What tools do you use to make art?
For my art I usually go with Photoshop CS6 and a Wacom Intuos 4 large graphics tablet. I used to use Corel Painter a lot, but find that it’s better to just do it all in one program, and Photoshop has the ability to do it all.
Are there any pieces you’re particularly proud of? A favourite character you managed to pin down or something really funny/touching/dramatic you captured?
The piece I hate the least is probably most recently the BareBones Fantasy RPG corebook cover for DwD studios. Before that I used this piece of the Executioner Majini from Resident Evil 5 as my ‘head piece’, but it’s so old now.
What would be a dream job/commission?
Either the Unabridged Illustrated Bestiary of the Undead OR Fully Illustrated Guide to Cinematic Hero Deaths: Out with a SPLAT.
When you’re not making art or gaming, what are you doing?
Eating, sleeping, and paying bills. In all seriousness I really don’t have time for much else yet. This kind of career is one that you have to stay on top of, at least until you’re more established than I currently am. Occasionally I’ll go out of town to the city to visit some friends, but most times it’s just the art and me. Well, and Deadline. My girlfriend is in medical school right now so I’m finally learning what all of those veteran artists warned me about: freelance is lonely. I can’t complain- it’s equally as fun.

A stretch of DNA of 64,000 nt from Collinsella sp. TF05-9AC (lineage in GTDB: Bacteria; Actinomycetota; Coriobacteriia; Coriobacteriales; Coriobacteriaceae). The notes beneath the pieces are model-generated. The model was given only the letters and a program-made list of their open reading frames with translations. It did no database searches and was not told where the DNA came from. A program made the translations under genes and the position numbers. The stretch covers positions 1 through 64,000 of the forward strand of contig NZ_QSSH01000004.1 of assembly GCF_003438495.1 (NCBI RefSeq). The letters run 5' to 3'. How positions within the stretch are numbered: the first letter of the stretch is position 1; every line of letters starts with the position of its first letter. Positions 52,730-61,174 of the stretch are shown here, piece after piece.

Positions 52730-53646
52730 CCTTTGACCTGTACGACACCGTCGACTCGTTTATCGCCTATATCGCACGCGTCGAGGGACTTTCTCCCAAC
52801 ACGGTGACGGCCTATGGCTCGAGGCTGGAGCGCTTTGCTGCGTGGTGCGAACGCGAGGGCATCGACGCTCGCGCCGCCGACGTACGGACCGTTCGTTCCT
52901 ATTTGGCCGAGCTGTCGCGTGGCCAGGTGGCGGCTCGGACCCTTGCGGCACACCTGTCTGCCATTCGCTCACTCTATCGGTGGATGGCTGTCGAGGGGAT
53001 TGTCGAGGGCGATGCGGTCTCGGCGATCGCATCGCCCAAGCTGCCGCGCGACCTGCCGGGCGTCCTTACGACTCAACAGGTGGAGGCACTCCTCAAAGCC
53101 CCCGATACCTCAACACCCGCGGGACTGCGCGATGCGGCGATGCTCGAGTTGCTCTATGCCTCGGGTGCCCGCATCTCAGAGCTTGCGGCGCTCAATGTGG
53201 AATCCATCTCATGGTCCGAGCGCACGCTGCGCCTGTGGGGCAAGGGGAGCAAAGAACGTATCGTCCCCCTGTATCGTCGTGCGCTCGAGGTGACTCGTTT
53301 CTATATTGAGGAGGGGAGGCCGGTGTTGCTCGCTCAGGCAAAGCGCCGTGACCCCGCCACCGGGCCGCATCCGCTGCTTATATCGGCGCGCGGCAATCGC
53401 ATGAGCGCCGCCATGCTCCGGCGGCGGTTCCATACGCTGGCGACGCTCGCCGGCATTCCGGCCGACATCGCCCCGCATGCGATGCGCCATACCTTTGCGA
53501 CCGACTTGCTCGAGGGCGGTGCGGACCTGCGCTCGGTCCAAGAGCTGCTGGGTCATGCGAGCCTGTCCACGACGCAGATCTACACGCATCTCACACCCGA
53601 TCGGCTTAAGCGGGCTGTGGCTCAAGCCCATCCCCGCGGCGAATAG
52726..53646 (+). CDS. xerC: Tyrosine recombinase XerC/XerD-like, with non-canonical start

Do you have any advice for people who are trying to find artists to hire? To artists trying to get their work out there?
You just have to work, work, and then do more work. Look at the art that is being put into whatever genre you want to work in. That’s your target! Remember that we are tradesman and that this is a skill and not a ‘talent’. Study from life, get references whenever possible, and ‘no’ from an art director means ‘show me more later’.
And finally, learn to love Ramen!
Be sure to check out Eric’s tutorial on how to draw a creepy monster that looks like it’s going to eat your face off; not only does it have instructions, it has great tips for illustrating in general. If you dig his art, be sure to visit his website for more art and updates. Eric is also on Google Plus so add him to art and rpg circles for more updates. Hope you enjoyed Epic Level Artistry this time around! Happy Halloween!